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Army February 28, 2013
THE Australian Army Journal (AAJ) is
inviting submissions for a special issue on
culture and the Australian Army.
The special issue encourages a lively
discussion about the meaning, understand-
ing, representation, benefits and problems
of culture in Army.
The journal is seeking contributions
from a variety of people including Army
and other Defence members.
Themes to be explored can include lead-
ership, ethics, moral courage, traditions
and history, race/indigenous identity/mul-
ticulturalism, nationalism, popular culture,
gender, sexuality, spirituality/religion, capa-
bility and future development.
The AAJ hopes to publish 3000-6000
word feature and scholarly articles, 1500-
3000 word essays, 500-800 word book/
film/DVD reviews, 200-500 word letters/
emails, poetry, songs/song lyrics and videos
up to three minutes that can be uploaded to
Submissions must be made by March 31 to lwsc.
email@example.com For more information
contact Land Warfare Studies Centre deputy direc-
tor Lt-Col Nerolie McDonald on (02) 6265 9890 or
Your say on Army culture
True story of forgiveness
One man's journey from the Falklands War into the depths of despair and then out the other side again
Journey to Peace
Author: Adam Joe Lawton
Publisher: Troubador Publishing Ltd
284 pages, RRP $21.95
Reviewer: Capt Andy Brayshaw
IN APRIL 1982, when Argentina
invaded the Falklands Islands, a
British Overseas Territory, Adam
Joe Lawton was a 17-year-old jun-
ior seaman serving on board HMS
Sheffield, a type 42 destroyer.
At that time Sheffield was on her
way back from taking part in protection
duties in the Iran/Iraq war.
As a result of the invasion of the
Falkland Islands HMS Sheffield was
to the South
Atlantic as part
of the British
that had been
by the British
to retake the
the author's experiences through his
baptism of fire when HMS Sheffield
was hit by an Exocet missile and
became Britain's first ship lost since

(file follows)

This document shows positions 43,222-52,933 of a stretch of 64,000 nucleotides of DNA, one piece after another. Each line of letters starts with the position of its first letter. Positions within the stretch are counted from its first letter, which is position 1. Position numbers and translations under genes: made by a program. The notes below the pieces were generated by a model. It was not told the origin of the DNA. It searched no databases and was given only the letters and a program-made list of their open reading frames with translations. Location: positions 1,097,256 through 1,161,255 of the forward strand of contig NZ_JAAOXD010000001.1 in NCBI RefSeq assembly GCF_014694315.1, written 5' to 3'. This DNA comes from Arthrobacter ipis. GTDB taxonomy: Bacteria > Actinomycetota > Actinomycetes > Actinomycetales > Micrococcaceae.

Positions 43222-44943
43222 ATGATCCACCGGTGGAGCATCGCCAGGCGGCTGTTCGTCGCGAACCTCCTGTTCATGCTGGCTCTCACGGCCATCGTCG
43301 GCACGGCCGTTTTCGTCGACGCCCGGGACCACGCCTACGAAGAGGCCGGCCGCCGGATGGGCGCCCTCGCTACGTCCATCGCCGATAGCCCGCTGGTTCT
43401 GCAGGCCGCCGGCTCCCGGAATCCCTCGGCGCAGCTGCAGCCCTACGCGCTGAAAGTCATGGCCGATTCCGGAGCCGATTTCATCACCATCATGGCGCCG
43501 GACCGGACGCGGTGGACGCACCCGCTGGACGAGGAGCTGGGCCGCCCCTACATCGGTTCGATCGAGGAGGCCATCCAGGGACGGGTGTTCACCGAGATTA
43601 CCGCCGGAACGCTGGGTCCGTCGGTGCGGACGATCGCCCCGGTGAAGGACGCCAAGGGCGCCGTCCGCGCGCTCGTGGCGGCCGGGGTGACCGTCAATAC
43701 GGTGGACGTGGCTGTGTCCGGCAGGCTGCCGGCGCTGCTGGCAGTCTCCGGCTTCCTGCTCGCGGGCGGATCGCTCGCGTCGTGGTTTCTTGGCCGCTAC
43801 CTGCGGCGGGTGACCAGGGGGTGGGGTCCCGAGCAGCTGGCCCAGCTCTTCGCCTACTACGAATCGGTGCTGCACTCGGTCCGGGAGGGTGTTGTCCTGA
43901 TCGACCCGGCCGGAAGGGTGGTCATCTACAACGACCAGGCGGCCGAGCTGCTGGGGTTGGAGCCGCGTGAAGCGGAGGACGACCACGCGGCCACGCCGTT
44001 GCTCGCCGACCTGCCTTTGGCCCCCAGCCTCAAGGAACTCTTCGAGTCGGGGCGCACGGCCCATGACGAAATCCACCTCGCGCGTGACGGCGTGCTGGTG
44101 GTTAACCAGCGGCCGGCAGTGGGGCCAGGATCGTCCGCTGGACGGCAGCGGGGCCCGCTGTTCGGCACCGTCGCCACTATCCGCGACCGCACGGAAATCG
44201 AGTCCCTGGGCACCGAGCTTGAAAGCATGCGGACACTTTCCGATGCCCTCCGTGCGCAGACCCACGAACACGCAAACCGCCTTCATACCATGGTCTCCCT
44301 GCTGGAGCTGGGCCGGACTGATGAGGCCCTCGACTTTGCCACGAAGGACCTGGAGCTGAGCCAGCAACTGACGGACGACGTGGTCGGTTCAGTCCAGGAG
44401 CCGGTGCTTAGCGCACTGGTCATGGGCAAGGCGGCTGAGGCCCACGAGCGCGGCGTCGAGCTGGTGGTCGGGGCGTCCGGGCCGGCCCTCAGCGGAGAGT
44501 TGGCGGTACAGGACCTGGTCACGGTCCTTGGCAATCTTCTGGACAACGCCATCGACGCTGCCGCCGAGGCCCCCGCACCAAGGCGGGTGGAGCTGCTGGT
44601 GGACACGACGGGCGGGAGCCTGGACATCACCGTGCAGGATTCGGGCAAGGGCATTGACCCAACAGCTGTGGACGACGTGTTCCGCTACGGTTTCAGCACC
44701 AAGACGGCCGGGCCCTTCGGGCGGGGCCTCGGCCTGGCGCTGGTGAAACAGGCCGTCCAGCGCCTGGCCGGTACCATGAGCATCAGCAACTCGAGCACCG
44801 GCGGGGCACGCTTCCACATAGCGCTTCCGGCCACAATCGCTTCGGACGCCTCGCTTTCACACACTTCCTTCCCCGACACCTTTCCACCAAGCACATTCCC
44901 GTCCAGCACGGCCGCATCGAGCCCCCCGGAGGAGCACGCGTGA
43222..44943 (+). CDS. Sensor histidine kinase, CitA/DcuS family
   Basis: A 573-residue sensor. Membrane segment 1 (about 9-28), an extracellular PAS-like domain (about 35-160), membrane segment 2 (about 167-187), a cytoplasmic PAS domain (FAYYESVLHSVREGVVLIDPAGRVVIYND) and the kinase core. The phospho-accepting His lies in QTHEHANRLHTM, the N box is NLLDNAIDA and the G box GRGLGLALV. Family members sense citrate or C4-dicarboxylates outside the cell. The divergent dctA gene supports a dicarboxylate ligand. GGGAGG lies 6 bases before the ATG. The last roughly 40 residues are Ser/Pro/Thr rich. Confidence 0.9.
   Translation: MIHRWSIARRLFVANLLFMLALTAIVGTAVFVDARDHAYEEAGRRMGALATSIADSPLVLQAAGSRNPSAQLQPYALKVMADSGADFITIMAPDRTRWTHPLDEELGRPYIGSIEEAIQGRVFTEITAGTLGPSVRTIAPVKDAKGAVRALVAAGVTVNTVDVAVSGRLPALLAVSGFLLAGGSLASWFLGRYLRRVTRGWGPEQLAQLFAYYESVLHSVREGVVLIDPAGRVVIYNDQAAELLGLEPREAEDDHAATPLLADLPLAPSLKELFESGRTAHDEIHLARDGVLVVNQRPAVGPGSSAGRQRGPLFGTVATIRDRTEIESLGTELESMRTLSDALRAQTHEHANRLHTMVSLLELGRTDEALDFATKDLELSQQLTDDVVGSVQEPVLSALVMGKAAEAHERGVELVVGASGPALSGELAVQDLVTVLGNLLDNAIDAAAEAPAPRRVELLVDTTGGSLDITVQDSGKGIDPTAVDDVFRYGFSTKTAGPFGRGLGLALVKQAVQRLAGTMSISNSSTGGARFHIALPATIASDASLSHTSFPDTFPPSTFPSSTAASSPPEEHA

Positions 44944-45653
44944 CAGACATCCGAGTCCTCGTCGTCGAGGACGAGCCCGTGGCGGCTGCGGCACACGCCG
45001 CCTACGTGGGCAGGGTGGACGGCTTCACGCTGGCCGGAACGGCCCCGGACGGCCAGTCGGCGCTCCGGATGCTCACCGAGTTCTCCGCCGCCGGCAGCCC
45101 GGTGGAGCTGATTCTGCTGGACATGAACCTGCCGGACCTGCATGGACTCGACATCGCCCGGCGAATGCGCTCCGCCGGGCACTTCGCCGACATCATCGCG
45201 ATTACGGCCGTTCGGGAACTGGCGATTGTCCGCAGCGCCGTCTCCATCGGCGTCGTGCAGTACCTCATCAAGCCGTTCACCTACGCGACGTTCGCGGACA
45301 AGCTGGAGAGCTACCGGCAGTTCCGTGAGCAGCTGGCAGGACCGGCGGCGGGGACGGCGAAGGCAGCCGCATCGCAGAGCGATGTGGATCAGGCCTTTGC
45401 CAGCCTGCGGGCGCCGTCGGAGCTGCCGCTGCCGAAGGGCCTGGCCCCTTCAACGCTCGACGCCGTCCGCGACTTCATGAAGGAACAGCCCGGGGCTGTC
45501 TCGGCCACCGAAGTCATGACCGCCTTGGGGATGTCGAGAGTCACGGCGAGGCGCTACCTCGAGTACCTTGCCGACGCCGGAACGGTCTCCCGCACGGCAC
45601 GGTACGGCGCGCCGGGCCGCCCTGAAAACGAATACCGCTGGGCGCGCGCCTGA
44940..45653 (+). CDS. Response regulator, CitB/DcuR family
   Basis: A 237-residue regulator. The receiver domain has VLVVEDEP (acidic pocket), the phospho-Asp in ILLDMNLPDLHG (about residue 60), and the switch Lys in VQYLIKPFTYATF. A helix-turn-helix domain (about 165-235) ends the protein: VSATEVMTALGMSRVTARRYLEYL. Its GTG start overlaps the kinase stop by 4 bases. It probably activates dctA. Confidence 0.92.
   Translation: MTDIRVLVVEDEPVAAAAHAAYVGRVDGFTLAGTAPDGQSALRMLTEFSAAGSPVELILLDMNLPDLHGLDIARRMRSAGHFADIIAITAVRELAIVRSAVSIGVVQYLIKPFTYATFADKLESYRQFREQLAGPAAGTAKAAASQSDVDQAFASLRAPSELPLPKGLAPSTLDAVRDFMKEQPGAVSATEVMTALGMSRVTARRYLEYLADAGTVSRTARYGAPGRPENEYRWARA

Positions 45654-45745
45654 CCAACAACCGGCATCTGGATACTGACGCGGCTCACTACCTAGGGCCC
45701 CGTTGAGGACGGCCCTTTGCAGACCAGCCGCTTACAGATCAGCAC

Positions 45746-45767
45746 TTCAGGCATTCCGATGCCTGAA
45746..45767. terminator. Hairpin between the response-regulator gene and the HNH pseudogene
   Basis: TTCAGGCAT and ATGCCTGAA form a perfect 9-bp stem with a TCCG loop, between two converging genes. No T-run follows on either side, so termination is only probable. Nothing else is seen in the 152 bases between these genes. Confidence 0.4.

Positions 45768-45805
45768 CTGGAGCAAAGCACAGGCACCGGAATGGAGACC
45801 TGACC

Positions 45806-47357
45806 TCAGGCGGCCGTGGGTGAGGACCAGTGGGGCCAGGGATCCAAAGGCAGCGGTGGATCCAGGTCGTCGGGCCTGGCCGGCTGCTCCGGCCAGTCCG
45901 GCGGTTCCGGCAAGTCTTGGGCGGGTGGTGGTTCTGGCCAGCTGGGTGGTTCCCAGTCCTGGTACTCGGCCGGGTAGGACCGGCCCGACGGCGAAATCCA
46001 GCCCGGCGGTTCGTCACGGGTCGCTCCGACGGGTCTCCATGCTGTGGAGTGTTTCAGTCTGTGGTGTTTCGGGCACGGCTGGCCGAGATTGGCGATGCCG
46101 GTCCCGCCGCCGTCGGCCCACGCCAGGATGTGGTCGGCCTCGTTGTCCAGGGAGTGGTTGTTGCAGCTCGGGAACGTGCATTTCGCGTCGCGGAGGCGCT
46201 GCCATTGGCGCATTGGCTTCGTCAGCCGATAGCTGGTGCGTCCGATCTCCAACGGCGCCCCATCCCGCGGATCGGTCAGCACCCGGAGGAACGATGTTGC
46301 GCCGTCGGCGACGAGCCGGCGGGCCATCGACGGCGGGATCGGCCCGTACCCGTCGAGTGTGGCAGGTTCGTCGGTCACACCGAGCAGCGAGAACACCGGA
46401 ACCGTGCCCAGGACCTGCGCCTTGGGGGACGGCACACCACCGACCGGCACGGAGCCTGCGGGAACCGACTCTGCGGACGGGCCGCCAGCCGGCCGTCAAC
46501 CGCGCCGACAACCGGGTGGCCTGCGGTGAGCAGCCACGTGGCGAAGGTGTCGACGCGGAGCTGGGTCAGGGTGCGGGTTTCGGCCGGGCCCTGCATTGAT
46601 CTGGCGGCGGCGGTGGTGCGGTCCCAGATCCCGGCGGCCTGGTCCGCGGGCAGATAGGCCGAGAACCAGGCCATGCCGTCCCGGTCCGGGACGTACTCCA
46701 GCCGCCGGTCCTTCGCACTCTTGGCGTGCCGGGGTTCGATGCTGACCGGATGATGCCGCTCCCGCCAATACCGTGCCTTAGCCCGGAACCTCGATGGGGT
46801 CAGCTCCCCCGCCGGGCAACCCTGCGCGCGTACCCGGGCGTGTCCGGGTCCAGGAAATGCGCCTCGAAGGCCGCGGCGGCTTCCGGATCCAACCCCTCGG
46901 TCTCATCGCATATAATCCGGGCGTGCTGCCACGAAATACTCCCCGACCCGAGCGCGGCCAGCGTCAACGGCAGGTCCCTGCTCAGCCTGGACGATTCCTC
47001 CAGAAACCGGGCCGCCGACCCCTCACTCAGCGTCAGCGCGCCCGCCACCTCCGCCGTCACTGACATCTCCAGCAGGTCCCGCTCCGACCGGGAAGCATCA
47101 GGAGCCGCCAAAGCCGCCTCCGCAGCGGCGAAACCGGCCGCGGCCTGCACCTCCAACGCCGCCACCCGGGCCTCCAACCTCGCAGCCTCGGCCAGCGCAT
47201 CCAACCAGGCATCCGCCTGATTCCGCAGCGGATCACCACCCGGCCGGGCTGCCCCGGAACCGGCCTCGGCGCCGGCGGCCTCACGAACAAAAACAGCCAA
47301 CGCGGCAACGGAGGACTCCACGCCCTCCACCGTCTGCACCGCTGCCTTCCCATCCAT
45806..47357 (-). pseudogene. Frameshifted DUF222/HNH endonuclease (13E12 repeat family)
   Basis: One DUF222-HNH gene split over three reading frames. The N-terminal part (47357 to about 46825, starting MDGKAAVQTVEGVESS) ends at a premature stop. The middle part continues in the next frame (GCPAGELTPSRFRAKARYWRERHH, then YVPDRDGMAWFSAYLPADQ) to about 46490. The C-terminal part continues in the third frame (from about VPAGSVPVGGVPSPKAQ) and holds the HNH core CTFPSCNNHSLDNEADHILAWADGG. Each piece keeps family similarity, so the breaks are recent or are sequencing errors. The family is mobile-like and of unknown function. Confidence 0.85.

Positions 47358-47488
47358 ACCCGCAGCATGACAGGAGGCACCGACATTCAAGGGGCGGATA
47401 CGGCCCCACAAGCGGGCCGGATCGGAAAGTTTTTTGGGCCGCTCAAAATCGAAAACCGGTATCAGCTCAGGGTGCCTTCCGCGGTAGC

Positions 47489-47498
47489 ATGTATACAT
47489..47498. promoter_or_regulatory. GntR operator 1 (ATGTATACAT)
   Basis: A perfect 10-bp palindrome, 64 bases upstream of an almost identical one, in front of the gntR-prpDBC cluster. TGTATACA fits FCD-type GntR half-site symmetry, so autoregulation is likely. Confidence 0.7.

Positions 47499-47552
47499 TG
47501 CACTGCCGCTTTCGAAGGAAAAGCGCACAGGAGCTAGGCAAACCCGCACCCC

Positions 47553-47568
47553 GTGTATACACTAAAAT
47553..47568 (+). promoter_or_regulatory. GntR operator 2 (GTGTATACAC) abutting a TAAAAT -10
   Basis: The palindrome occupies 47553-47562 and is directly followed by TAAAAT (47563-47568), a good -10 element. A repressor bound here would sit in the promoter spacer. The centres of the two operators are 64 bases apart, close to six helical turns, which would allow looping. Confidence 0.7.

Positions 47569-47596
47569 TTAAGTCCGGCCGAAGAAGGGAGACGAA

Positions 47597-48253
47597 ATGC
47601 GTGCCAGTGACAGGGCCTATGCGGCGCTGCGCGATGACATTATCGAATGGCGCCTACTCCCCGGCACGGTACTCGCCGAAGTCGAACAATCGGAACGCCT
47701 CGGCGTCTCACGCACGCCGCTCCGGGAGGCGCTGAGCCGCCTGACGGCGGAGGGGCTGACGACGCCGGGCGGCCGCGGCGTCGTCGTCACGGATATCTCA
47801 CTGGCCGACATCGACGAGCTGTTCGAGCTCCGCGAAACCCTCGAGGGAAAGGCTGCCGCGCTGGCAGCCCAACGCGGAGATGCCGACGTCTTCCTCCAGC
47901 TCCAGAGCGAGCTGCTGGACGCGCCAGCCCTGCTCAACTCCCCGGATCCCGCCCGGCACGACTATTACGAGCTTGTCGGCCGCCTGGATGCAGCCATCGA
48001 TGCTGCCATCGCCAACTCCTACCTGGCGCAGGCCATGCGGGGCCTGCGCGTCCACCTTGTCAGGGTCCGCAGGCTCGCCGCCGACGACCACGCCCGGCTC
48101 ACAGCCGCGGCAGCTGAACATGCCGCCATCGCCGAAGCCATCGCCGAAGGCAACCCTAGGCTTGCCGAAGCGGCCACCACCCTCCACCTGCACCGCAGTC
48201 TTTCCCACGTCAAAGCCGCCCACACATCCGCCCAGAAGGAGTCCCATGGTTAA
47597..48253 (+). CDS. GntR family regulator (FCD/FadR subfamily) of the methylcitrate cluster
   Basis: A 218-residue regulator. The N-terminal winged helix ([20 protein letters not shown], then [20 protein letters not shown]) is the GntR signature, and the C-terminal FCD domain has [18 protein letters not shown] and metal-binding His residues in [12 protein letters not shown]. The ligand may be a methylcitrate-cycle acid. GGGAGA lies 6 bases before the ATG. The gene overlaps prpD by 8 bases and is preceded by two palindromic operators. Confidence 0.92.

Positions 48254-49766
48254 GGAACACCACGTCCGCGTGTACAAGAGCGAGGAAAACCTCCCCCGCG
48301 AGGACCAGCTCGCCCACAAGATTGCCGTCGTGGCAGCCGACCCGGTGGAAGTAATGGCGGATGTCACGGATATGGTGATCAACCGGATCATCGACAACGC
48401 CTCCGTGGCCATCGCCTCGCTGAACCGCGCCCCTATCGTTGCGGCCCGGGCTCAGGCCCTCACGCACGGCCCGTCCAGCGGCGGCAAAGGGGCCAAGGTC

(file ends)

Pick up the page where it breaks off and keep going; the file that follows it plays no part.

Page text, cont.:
World War II, resulting in the death of
20 of her crew and the sinking of the
ship. This appalling turn of events of
unimaginable horror would haunt Mr
Lawton for many years to come and
take him from a pleasant young man to
one filled with hate and anger.
Like many veterans returning from
the Falklands War, Mr Lawton found it
hard to adjust to a peaceful existence.
He found himself unable to grieve for
his friends, turning to alcohol to try and
block out the memories.
A Navy lieutenant took the time to
look at Mr Lawton and where he was
heading on his road to destruction,
causing him to have a long hard look at
himself. This started him getting his life
back on track.
The memories of those eventful
months in 1982 began to fade away and
become dim and distance memories.
By 1995 Mr Lawton had left the
navy and had emigrated, living the
Australian dream in Brisbane. Then
in 1998 out of the blue the memories
that had been locked away for so long
started finding their way back into his
That unseen killer of so many war
veterans had arrived in Mr Lawton's life
-- post-traumatic stress disorder. What
followed was a journey of reconciliation
and forgiveness as he faced his demons,
returning to the Falklands and then on
to Argentina to meet up with some of
the Argentine pilots from the war who
were involved in the attack on Sheffield.
In 1982 Mr Lawton had been the
third youngest sailor on the Sheffield.
Of the other two, one took his own life
and the other is in psychiatric care.
Journey to Peace is a must read for all
those who have served their countries
and are dealing with the demons that
such service brings.
In the Falklands War, 258 British
personnel died. In the 30 years since
the end of the war more than 350 ex-
members have taken their own lives as
a result of PTSD, the most recent being
ex-paratrooper Stephen Hood, who fea-
tured in iconic film footage celebrating
victory at the battle of Goose Green, and
took his own life on January 3 this year.
By Bob Dikkenberg
SAY AGAIN, OVER
If you can think of
a clever caption
for the picture
featured right, email
au with "caption
28"as the subject.
Keep entries under
25 words and
include your name,
rank and unit.
Last edition's winning entry
"While finding very few
employment opportunities as a
proctologist, Aircraftman Blogs
discovered he had a gift for
waving at planes."
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